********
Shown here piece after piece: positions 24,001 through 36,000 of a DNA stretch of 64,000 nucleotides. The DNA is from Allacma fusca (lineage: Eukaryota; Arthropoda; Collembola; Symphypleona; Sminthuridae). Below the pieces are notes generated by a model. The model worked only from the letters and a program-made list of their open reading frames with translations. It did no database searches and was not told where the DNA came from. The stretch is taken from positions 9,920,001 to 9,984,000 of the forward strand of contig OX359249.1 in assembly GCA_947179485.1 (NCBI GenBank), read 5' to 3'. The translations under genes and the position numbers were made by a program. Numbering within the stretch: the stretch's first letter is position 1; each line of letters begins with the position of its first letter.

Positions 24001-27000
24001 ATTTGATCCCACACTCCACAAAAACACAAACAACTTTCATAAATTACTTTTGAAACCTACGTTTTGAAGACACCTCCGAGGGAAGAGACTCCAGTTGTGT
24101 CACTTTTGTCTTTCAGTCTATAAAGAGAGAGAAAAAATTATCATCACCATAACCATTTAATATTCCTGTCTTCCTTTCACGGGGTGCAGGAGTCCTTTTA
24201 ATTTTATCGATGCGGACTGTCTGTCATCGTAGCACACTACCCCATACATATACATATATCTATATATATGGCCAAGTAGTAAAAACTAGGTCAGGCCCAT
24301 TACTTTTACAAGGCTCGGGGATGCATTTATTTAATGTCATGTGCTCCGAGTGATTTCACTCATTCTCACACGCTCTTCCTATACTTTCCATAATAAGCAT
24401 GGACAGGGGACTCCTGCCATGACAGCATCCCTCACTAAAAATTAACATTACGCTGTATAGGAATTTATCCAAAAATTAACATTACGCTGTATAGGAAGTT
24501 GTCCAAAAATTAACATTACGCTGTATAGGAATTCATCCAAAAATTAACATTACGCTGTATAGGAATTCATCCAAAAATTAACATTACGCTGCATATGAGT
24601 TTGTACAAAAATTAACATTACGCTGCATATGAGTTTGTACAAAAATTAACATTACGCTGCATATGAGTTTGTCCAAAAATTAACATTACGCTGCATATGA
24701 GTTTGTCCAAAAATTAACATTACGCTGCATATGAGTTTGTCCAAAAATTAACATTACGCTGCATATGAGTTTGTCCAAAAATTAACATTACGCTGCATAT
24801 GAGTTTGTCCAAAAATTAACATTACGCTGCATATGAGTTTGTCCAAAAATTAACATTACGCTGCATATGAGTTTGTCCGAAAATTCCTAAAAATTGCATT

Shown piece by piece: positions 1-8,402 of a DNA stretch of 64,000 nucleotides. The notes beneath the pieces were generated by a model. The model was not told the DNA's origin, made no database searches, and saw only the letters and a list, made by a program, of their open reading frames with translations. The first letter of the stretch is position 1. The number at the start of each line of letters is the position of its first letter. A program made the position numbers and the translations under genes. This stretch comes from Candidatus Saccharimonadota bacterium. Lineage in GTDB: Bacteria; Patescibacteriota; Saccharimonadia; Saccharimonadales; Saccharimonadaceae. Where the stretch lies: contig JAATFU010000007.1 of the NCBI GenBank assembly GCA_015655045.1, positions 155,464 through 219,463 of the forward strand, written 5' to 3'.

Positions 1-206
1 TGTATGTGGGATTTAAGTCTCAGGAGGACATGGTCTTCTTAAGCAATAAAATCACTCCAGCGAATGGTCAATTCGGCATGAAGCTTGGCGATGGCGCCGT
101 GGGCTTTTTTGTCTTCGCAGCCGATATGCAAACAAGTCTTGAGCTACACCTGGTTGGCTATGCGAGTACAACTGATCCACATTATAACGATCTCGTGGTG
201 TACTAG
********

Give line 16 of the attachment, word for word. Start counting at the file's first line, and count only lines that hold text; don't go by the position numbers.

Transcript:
201 TACTAG